■ Build the report
■ Overtime, embed integrated thinking into the business (this will be highly beneficial not only to the process but also to the organization).
The abstract concept of integrated thinking in tangible terms implies bringing together all the resources that an organization depends on as well as the ones it impacts. That requires developing processes, tools and systems. This year, India enters the sixth year of CSR compliance. Though Indian business spent close to ₹55,000 crore on development projects over the past five years, to a substantial number of stakeholders the larger picture is still a blur.
Two main components in IR are a business model and sustainability initiatives. While all businesses have a strong business model, the fact that a much smaller per cent report on or document their sustainability initiatives is a gap that needs to be filled. If available, the information is too scattered to make any difference.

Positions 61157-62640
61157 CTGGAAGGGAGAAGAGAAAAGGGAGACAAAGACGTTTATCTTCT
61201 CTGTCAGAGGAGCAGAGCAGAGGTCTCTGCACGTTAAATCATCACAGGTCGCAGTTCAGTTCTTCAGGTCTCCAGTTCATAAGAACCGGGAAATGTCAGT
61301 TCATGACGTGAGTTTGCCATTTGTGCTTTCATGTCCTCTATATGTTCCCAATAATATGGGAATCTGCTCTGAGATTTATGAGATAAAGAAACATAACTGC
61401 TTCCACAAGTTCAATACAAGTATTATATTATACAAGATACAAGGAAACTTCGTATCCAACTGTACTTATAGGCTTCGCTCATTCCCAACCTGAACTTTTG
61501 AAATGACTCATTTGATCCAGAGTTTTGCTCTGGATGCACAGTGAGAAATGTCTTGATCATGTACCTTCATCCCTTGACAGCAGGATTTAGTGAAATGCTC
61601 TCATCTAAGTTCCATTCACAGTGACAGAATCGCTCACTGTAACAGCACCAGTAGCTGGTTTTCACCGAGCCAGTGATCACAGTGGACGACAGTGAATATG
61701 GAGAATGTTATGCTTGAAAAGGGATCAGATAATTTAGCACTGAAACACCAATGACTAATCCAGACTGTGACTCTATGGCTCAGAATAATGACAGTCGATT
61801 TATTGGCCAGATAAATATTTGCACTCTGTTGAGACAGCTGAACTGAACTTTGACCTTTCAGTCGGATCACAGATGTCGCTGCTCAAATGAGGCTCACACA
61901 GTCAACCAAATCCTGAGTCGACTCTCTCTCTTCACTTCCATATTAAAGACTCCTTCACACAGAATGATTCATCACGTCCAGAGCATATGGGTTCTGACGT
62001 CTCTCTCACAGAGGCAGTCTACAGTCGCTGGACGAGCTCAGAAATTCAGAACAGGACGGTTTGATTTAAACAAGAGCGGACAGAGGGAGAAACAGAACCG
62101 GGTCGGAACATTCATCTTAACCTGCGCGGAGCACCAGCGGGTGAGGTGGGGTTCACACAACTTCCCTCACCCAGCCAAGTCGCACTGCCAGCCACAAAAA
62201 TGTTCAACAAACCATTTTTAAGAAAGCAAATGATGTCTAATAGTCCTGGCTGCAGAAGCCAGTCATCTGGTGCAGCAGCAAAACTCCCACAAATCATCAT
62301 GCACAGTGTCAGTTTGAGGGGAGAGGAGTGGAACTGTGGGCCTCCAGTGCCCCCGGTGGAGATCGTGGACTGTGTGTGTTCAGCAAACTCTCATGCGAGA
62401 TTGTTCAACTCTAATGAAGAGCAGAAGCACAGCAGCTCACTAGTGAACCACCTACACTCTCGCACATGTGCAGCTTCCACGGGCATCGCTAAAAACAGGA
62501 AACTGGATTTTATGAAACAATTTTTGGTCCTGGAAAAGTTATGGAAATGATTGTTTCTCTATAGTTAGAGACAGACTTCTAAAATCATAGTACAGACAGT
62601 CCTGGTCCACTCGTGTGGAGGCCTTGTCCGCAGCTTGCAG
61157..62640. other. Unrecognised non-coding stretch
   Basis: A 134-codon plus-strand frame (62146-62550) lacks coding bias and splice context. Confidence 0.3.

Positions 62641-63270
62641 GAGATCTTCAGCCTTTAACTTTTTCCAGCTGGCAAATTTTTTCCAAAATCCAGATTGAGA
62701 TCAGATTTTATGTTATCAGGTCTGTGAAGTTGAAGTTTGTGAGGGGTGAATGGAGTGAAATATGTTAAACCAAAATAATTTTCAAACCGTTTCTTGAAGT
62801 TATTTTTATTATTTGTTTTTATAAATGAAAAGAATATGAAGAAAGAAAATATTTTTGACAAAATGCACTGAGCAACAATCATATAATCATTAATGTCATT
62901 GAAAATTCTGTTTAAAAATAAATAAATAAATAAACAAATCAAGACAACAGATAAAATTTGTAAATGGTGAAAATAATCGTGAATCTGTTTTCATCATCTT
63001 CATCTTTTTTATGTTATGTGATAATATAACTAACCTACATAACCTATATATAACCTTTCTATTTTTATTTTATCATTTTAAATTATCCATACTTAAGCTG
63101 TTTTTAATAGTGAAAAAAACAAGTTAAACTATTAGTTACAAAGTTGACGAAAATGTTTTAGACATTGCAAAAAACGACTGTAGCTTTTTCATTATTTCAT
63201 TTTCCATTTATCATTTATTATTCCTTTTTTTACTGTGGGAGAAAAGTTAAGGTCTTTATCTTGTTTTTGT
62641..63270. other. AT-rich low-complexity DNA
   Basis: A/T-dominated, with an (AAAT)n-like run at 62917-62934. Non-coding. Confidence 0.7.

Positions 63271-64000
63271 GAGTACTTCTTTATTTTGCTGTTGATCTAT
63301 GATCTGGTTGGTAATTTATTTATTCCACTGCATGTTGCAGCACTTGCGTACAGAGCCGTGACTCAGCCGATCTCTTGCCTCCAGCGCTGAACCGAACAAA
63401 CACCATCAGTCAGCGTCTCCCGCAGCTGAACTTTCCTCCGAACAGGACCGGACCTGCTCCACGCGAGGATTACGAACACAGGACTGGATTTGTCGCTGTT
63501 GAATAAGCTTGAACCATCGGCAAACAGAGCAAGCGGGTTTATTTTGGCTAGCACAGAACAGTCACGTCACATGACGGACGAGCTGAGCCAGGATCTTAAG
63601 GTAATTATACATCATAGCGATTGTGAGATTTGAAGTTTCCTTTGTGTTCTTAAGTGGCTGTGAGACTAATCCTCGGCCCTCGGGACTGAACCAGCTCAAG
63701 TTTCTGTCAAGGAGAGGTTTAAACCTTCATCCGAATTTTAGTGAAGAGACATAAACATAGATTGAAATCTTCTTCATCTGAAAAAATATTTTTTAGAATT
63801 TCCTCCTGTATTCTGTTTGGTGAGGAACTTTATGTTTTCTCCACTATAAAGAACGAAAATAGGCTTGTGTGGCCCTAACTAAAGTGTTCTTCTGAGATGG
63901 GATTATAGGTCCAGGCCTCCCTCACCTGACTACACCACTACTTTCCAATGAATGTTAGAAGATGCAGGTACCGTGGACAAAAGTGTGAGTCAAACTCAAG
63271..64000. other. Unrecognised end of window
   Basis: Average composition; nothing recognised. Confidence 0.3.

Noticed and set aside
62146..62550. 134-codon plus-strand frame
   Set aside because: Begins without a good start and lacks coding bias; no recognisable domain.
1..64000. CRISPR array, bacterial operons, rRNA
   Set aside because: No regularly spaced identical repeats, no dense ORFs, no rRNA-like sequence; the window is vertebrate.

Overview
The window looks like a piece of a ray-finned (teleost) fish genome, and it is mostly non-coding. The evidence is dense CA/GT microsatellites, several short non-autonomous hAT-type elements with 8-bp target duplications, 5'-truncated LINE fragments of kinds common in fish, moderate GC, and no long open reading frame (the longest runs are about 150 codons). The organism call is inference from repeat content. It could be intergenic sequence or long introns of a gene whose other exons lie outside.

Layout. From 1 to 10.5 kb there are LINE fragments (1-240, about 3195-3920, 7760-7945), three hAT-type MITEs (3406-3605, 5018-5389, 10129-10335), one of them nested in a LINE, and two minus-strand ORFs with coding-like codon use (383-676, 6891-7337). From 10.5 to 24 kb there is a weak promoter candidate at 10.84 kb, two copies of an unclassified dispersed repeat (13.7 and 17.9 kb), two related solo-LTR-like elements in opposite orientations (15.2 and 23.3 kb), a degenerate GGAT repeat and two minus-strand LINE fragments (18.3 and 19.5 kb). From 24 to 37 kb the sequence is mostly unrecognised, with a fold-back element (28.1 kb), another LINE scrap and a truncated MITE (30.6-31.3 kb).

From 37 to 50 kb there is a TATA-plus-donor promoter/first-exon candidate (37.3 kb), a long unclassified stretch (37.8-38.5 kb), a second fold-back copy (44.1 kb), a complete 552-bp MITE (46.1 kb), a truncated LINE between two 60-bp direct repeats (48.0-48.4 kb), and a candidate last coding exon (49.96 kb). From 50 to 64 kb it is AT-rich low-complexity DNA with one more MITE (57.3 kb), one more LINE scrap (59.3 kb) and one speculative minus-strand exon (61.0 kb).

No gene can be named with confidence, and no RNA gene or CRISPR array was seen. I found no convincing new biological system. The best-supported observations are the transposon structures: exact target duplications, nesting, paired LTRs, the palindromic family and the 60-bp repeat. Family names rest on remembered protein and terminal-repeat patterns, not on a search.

Most organizations miss that IR is a process and the integrated report is the outcome. An understanding of what constitutes value is another barrier to implementing the IR framework. To expect all organizations endeavouring to report on value creation to clearly identify all of their “increases, decreases or transformations of the capitals caused by the organization’s business activities and outputs" demands complete disclosure of not just value creation, but also the value destruction that firms cause. This is one of the primary reasons why so few companies bother to report on the six capitals.
Despite the seemingly sluggish adoption of the IR framework, the integrated report is that common language with the power to articulate the value creation story and make it comprehensible to investors as well as the other stakeholders. The India story on that front is only just beginning.
The author is a director, non-financial reporting at AICL Communications Ltd.